assign the value of something to some other values and that's what we do
when we initialize a variable.
'circleX'
equals 50. We are assigning
the value of 'circleX', we are assigning fift--
We-- we are setting 'circleX' equal to 50.
We're assigning-- I kinda have trouble
using the word 'assign' in the sentence here. I'm sure you could just
pause video and be like:
'here's what it is'. Uhm, but we're assigning circleX's value to 50, okay?
So, uhm, this may seem like so obvious but it's really important to
realize that we're not--
we're not sort of asking like is 'circleX' equal to 50.
We're not calculating something at 'circleX'. We're just saying: whatever is over here
store that value of 50.
And, in fact, we could have done-- we can do an assignment operations
mathematical calculations here. So I could say 50
+ 5 * 2, right?
Now, why would I do that? I would have just written 60
if I wanted to do that, but we're gonna start to see sometimes
you might want to have an assignment operation with a more complex thought.
Okay, but I digress a little bit as I am..
Have to do here and we are now-- This is our initialization.
We are assign--, writing an assignment operation.
The 'circleX' is set to the value of 50. So let's go,
look at where we wanna write that line of code in our program.
Okay, we want 'circleX' to begin its life
with the value of 50. Look at the flow of our program.
We have a declared variable, 'setup' happens once, 'draw' happens over and over
again.
We want to initialize circleX's value in 'setup'. That's where we'll give it
its first value. 'circleX' equals 50.
We run this program, oh my goodness, this is super amazing and wonderful.
We have a user-defined variable, we declared it, we gave it a type, we gave it
initial value, now we're using it and the circle is at the value of 50.
This is going to open up huge amount of possibilities. This is fantastic.
Okay, a bit, oh--
That's probably making weird sounds on the microphone. Okay.
So, a bit--, ah, again-- Any questions?
When I do this live you can ask a question. Okay, so, uhm--
I want to mention.. there's a few things we need to mention here.
Number one is, ah, look, ah--
Look, these were--
We separated these two steps. We declared this variable in 'set--'
at the top of our program, we initialized it in 'setup'
and as we see, we're using the variable right where we said:
ellipse(circleX, ..., etc).
We're doing that in 'draw'.
So, this is sort of like I really nice simple scenario. It is as simple as it gets:
declare the variable, give it initial value, draw something at that value.
But the truth of the matter is... the, the--, these--
how these things are happening. It's going to be a lot more flexible as we
look at more complex examples.
Now, let me say a couple things here. One is--, one thing I'll say is...
It, it-- you know this-- this first two steps can, in
most cases, be combined into one line of code, right?
I don't need to say: int circleX and then circleX = 50.
I can write this all out as... So steps...
1 and 2 combined. This is what you're going to find you're doing a lot
is int circleX = 50. Right?
So this is just doing all of that in one step:
declaring a new variable named 'circleX' of type int and its initial value is 50.
Great, now... So now we've seen that and that's one thing
I wanted to-- That's one thing I wanted to say. Uhm, okay.
So, let's, uhm... We can change that-- You know, the thing is though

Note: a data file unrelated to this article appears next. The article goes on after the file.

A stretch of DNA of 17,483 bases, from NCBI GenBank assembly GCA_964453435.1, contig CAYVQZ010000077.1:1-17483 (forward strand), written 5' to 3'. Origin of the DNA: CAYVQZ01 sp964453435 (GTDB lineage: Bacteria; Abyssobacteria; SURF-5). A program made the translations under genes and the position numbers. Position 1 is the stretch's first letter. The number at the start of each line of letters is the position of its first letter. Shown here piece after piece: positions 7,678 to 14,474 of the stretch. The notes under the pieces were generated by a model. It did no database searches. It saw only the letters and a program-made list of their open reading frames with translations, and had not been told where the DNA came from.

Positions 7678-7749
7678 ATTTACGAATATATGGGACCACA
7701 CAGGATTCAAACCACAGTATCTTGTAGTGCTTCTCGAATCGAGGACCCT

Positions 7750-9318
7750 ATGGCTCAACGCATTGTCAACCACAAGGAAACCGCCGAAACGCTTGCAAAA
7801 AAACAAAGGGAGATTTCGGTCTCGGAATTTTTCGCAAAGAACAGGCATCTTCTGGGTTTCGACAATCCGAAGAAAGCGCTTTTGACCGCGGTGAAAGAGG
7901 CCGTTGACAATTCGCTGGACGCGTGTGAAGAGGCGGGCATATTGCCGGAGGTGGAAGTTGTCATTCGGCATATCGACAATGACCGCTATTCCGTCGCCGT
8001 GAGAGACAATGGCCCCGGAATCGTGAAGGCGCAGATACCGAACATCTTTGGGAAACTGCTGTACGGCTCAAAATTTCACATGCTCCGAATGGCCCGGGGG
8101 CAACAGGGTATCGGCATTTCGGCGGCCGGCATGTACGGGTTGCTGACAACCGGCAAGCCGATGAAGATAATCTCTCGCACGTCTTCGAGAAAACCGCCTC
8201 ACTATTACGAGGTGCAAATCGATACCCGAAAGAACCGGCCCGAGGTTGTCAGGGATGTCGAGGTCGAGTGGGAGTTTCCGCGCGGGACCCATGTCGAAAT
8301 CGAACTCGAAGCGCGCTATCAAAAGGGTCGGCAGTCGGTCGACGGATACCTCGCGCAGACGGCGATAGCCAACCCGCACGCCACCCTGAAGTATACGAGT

Hah!
You can do that. I kind of like it this way, because, you know, I'm the anon
retentive Processing programmer apparently, but...
There are some scenarios where you want to do something more with your code that's
happening in 'setup' and you need to actually initialize the value separately
from declaring it.
This obviously is not that case. Okay. So where are we? Uhm, somebody,
again will please download this and edit. I think you probably can take
3 or 4 minutes out of this video where I lose my train of thought.
But okay. What are we doing? We want to have
that circle move. That's what we're going to look at
in the next video. We are going to take this circle
and start to move it, start to assign new values to it in 'draw'.
We're gonna look at how we can use random, to do also some other things.
We're going to start to see what happens when we manipulate the value
of variable in 'draw'. So, what I would suggest to you as a little exercise...
I mean, this was kind of a long explanation just of the basics
of what a variable is and setting it up.
Uhm, go to your program, make-- set yourself up with a simple sketch.
A sketch that has, you know, one or two shapes
and think of what the parameter of that shape is its location, its size, its color
and see if you can start to declare some variables. Make 2 or 3 variables
at the top of your program.
Set those-- initialize those variables, use those variables when you draw those shapes
and run it. Make sure you have no syntax errors, see if you can get used to that.
Now, we didn't do floats.
We didn't actually look at, we can have
a variable that's of type 'color'. Which if you look through the Processing examples
you'll see some of that.
So, that's something I should probably fill in a video at some point.
But, uhm, in the next video we're gonna start to see
a bit more about manipulating the-- the values of variables
in 'draw' by moving that circle and also by using random.
Okay. Thanks and I'm going to stop this now.
コツ:単語をクリックしてすぐ意味を調べられます!

読み込み中…

Processing Tutorial - 4.0 Variables

636 タグ追加 保存
Ting Chia Chi 2016 年 2 月 26 日 に公開
お勧め動画
  1. 1. クリック一つで単語を検索

    右側のスプリクトの単語をクリックするだけで即座に意味が検索できます。

  2. 2. リピート機能

    クリックするだけで同じフレーズを何回もリピート可能!

  3. 3. ショートカット

    キーボードショートカットを使うことによって勉強の効率を上げることが出来ます。

  4. 4. 字幕の表示/非表示

    日・英のボタンをクリックすることで自由に字幕のオンオフを切り替えられます。

  5. 5. 動画をブログ等でシェア

    コードを貼り付けてVoiceTubeの動画再生プレーヤーをブログ等でシェアすることが出来ます!

  6. 6. 全画面再生

    左側の矢印をクリックすることで全画面で再生できるようになります。

  1. クイズ付き動画

    リスニングクイズに挑戦!

  1. クリックしてメモを表示

  1. UrbanDictionary 俚語字典整合查詢。一般字典查詢不到你滿意的解譯,不妨使用「俚語字典」,或許會讓你有滿意的答案喔